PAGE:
Alternative Investment Market-listed Allergy Therapeutics is celebrating after finally getting approval from the US Food and Drugs Administration for the next stage in trials of its grass pollen allergy vaccine. It's a treatment that offers allergy sufferers relief via four injections a year, significantly more convenient than current treatment programmes.

Allergy Therapeutics now needs to find a partner to help it bring its vaccine, Pollinex Quattro, to market in the US (it is already available in parts of Europe). But Gary Waanders, an analyst at Nomura, reckons the FDA's decision could prove to be a deal-clincher. "We believe the approval… will make PQ Grass a much better development and licensing opportunity for potential partners," he says.

Shares in Allergy Therapeutics jumped sharply on Friday, following the announcement of the FDA's decision, reaching 10.88p, a gain of around 25 per cent. Nomura thinks there's more to come, with a fair value estimate of 25.7p for the stock.

Breakthrough for blood firm

LiDCO Group, which sells specialist medical devices for monitoring blood pressure, has signed a new distribution deal with the market leader in Japan, Nihon Kohden.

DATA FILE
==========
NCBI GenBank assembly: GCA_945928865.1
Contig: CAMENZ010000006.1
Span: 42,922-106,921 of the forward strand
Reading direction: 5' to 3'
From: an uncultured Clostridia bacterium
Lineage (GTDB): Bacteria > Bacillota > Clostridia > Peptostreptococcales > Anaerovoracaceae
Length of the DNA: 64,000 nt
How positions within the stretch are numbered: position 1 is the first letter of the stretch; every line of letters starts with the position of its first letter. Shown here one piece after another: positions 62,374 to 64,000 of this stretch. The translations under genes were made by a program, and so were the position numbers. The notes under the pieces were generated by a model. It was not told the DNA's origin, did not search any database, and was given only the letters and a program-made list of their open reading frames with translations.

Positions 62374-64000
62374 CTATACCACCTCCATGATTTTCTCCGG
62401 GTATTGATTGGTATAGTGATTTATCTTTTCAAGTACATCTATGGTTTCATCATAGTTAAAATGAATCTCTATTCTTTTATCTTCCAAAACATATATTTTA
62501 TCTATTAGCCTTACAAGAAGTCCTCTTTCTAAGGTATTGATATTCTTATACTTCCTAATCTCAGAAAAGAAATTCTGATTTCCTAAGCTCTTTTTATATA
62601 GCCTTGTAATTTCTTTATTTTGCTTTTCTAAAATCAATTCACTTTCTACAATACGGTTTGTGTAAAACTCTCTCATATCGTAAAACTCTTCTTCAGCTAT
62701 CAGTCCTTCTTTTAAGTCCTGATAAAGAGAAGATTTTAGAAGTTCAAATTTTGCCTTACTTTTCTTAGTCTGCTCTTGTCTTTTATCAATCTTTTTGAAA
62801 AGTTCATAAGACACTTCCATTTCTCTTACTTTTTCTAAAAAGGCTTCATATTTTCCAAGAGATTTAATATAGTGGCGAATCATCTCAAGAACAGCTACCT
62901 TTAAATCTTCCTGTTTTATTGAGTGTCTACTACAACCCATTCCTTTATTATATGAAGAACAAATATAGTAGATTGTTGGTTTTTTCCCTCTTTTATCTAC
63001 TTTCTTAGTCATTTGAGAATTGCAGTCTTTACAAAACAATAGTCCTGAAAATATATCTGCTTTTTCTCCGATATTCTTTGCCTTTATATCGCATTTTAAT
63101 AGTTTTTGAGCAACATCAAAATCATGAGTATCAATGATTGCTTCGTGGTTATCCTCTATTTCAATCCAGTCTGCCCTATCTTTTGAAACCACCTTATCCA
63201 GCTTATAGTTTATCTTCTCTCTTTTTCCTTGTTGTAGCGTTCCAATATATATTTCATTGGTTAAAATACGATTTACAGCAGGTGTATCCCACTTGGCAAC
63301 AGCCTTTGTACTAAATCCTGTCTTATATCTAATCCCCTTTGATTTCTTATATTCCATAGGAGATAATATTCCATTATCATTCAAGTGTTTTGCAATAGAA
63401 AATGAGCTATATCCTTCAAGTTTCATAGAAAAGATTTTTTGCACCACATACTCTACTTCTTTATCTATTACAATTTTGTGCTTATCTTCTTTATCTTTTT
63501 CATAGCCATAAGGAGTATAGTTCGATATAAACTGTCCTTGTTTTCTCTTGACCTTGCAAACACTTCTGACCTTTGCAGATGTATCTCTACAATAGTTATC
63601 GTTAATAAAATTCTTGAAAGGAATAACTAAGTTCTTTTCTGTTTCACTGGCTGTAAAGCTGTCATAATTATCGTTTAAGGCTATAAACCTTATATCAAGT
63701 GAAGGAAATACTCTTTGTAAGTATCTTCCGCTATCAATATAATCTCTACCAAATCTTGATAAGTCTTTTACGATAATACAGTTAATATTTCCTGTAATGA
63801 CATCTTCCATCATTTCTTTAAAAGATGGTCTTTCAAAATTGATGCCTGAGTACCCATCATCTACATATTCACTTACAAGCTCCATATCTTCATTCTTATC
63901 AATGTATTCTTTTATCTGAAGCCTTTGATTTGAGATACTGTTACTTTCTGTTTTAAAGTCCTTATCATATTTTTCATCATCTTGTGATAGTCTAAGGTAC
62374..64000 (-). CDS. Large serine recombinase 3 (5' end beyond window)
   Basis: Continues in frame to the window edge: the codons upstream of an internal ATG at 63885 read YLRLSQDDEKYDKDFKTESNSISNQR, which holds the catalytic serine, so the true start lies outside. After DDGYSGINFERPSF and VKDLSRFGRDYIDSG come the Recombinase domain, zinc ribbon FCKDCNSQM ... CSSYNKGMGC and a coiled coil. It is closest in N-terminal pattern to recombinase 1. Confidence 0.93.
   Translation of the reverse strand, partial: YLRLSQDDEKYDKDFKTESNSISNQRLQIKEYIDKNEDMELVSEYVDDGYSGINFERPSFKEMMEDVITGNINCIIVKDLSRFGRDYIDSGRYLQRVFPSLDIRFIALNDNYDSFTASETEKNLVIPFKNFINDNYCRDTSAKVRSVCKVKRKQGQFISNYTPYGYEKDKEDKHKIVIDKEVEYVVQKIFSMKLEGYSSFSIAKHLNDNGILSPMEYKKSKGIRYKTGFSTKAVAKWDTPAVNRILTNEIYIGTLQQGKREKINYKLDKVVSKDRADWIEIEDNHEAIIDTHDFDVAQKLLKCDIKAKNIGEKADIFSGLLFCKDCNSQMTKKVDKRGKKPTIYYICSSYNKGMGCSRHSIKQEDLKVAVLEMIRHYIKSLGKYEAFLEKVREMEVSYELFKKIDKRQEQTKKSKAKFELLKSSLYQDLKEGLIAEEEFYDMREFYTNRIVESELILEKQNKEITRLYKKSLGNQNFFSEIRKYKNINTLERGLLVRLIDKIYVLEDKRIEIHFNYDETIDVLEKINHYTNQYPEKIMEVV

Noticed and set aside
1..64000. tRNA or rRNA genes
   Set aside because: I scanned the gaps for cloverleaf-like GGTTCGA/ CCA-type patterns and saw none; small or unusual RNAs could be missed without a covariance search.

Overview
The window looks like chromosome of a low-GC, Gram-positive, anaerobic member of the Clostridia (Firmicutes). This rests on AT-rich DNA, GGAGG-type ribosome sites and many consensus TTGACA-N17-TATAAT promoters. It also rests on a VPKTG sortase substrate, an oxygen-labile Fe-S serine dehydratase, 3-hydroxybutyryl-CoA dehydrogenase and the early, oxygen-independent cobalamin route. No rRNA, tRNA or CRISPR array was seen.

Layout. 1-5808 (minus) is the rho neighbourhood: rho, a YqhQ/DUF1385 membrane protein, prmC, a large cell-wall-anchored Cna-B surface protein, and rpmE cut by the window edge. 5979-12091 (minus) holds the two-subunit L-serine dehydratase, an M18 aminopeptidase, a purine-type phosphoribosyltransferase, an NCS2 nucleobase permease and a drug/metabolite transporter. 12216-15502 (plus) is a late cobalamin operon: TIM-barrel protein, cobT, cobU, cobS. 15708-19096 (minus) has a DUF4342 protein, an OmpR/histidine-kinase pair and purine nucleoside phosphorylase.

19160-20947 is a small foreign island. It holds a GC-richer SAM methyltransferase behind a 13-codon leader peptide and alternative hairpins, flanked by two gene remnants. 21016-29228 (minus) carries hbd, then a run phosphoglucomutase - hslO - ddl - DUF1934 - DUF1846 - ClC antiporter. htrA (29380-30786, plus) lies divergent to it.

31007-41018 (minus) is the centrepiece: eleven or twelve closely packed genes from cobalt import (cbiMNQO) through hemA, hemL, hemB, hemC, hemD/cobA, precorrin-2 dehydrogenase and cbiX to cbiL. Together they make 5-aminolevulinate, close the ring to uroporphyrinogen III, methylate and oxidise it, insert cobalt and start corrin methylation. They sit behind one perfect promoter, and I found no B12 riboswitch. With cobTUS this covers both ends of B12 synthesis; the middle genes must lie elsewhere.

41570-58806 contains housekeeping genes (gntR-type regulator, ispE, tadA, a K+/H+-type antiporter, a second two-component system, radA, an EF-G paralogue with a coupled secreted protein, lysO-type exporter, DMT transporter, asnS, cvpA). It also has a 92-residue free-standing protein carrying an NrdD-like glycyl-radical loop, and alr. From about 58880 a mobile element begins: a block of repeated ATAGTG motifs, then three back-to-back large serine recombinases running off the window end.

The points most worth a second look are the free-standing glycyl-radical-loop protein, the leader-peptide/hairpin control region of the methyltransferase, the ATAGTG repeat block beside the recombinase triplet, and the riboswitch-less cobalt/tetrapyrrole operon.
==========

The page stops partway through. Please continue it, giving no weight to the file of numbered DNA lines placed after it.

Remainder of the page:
The deal gives it access to a market where there are 680,000 patients considered to be at risk each year and who could potentially benefit from the Alternative Investment Market-listed company's products.

House broker FinnCap puts the size of the "Japanese market opportunity" at $400m, and expects to see sizeable orders over the next few months. Robin Campbell, at Merchant Securities, points out that "Japan is the second largest market in the world for haemodynamic monitoring products".

Small business person of the week

Rachel Lowe, founder, She Who Dares

She Who Dares is a new gift brand inspired by some of the awards that I've been given during my career, including my MBE for services to business. Our first product will be a fragrance and all our gifts will come with packaging that reads "Nothing is Impossible". I know how important and inspiring acknowledgement of what you do can be.

"You don't have to have won two gold medals at the Olympics to receive our gifts – the idea is to acknowledge any achievement at all, from getting your degree to being an amazing mum.

"The other thing I really wanted to do with this venture is celebrate Britain – we've tried to do as much production as possible in Britain, which is really unusual for a fragrance brand. But I suffered during the recession myself, so although it's cost us more to bring the product to market, I really wanted to support the British economy.

"I know just how hard being in business can be. I made my name with the board game Destination, but it was a real rollercoaster ride. I went on Dragons' Den to ask for funding, but got turned down, and then brought it out myself – we became the top-selling game at Hamleys.

"The fragrance market is enormously competitive, of course, but I love that. People told me I could never compete with my board games business, and now I'm one of only two companies in the sector to hold an official licence to sell London 2012 merchandise.